How to - Techniques

Take cuttings now for spring flowers

Get a jump on next season by overwintering frost-tender plants

Have you fallen in love with one of the new coleus cultivars? Did you just inherit your grandmother's prize Pelargonium? Or are you simply tired of paying top dollar for your favourite double-flowered, variegated pink Impatiens? If so, consider overwintering your favourites indoors by taking tip cuttings this autumn to propagate tender perennials—and help your thumb stay green while the snow flies.

Plants that make the cut
You can easily propagate fibrous-rooted begonias; coleus; fuchsias; impatiens; zonal, ivy and scented geraniums (Pelargonium); and Plectranthus spp. and cultivars, including Swedish ivy.

Flowers that you cannot propagate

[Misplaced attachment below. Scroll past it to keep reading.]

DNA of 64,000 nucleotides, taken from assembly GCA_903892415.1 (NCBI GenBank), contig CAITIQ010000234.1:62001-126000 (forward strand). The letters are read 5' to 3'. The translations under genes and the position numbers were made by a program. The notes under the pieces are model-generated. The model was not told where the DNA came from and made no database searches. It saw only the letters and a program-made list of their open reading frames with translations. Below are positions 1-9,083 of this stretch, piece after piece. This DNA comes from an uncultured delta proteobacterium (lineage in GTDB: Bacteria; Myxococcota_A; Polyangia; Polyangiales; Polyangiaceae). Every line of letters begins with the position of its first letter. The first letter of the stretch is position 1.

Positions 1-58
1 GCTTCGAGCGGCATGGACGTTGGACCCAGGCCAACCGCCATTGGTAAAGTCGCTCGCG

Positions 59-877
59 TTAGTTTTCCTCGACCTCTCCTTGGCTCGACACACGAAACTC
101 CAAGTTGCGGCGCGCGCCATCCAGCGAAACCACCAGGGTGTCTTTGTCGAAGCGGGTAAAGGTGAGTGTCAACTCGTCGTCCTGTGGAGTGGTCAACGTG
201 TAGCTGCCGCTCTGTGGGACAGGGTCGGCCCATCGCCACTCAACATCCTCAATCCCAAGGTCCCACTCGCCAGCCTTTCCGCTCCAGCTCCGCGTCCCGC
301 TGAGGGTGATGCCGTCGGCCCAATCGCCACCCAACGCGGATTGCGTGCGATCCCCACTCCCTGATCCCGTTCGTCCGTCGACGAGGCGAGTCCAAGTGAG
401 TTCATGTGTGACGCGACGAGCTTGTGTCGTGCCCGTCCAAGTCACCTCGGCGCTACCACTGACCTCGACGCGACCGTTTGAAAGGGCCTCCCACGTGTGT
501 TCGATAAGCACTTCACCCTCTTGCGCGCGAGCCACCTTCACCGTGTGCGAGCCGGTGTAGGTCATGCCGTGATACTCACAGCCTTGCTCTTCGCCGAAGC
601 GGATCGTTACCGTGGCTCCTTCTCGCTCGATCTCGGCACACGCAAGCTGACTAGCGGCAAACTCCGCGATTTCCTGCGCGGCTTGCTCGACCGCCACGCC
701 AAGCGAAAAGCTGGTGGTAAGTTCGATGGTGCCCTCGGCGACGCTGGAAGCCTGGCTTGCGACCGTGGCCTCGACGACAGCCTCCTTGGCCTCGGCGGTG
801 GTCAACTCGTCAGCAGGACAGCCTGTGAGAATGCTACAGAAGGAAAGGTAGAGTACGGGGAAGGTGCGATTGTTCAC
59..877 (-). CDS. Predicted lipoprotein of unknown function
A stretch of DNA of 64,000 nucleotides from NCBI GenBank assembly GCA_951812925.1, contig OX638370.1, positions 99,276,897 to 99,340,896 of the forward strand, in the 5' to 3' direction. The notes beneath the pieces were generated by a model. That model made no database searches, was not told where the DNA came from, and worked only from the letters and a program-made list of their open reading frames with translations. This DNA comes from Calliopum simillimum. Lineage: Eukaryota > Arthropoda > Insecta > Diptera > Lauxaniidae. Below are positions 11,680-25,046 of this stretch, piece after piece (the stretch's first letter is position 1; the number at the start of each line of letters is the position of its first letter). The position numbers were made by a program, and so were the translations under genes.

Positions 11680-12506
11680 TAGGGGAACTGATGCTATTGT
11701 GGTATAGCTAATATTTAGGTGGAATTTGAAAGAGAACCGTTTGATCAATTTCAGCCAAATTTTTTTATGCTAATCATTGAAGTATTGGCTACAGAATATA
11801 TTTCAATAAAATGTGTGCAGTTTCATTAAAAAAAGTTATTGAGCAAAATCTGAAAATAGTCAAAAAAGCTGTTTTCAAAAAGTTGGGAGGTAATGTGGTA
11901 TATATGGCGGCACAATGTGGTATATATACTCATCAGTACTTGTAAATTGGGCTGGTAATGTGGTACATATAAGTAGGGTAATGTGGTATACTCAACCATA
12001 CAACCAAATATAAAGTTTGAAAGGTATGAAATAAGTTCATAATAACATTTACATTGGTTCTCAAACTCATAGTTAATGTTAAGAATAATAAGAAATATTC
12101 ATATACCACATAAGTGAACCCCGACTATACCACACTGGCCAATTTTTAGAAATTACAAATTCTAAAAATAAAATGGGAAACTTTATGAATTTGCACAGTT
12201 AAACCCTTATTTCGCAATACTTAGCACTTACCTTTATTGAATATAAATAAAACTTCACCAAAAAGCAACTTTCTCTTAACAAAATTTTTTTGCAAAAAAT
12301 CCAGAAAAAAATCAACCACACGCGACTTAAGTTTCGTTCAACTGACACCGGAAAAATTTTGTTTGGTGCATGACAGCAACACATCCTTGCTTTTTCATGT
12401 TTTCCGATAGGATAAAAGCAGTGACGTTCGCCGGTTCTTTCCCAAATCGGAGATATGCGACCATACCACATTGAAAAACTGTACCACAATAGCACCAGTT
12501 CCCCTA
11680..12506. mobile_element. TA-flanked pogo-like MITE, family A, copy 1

“True” annuals—those that flower and set seed in a single season, such as cosmos and sunflowers—are not suitable for propagation by cuttings. Nor are tender perennials that require high light levels (such as petunias and marigolds). At the end of the season, just toss these onto the compost heap.

10 tips for creating new plants
Take cuttings from healthy plants, since they will only be as good as the parent plants, which should be robust and completely free from any signs of disease or insect infestation.

Take-cuttings-now-3.jpg2. The best time to take tip cuttings is in late summer or early autumn. Select a supple, young stem and remove any flower buds. Using a sharp, sterile knife, cut the branch eight to 12 centimetres below the growing tip, just beneath a leaf node. Each parent plant should yield six to eight tip cuttings.

3. Once you've made all the cuttings you want, remove the leaves from the bottom half of each one. Make three or four vertical slits, about 1.5 centimetres long and one to two millimetres deep, at the base of each cutting (this scoring helps speed up the rooting process).

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